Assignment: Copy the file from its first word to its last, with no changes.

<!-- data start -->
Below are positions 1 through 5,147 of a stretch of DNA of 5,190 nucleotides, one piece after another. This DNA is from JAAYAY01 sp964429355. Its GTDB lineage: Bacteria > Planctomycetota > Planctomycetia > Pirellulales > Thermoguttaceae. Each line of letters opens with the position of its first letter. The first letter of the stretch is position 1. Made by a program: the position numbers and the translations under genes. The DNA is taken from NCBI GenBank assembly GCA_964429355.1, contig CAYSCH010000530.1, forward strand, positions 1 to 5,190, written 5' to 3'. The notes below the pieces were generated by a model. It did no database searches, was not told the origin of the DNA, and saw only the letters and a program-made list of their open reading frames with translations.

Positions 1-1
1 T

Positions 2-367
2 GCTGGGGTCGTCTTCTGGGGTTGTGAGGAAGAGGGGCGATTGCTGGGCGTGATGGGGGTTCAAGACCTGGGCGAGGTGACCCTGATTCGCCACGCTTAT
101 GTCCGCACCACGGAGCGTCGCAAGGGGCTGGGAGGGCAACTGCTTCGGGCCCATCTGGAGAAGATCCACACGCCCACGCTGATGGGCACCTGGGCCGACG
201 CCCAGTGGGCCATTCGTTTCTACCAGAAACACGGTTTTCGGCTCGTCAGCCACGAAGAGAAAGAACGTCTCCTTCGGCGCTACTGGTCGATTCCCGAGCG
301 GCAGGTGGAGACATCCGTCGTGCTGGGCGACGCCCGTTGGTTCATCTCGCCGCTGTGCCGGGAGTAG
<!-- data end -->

Below are positions 1 through 5,147 of a stretch of DNA of 5,190 nucleotides, one piece after another. This DNA is from JAAYAY01 sp964429355. Its GTDB lineage: Bacteria > Planctomycetota > Planctomycetia > Pirellulales > Thermoguttaceae. Each line of letters opens with the position of its first letter. The first letter of the stretch is position 1. Made by a program: the position numbers and the translations under genes. The DNA is taken from NCBI GenBank assembly GCA_964429355.1, contig CAYSCH010000530.1, forward strand, positions 1 to 5,190, written 5' to 3'. The notes below the pieces were generated by a model. It did no database searches, was not told the origin of the DNA, and saw only the letters and a program-made list of their open reading frames with translations.

Positions 1-1
1 T

Positions 2-367
2 GCTGGGGTCGTCTTCTGGGGTTGTGAGGAAGAGGGGCGATTGCTGGGCGTGATGGGGGTTCAAGACCTGGGCGAGGTGACCCTGATTCGCCACGCTTAT
101 GTCCGCACCACGGAGCGTCGCAAGGGGCTGGGAGGGCAACTGCTTCGGGCCCATCTGGAGAAGATCCACACGCCCACGCTGATGGGCACCTGGGCCGACG
201 CCCAGTGGGCCATTCGTTTCTACCAGAAACACGGTTTTCGGCTCGTCAGCCACGAAGAGAAAGAACGTCTCCTTCGGCGCTACTGGTCGATTCCCGAGCG
301 GCAGGTGGAGACATCCGTCGTGCTGGGCGACGCCCGTTGGTTCATCTCGCCGCTGTGCCGGGAGTAG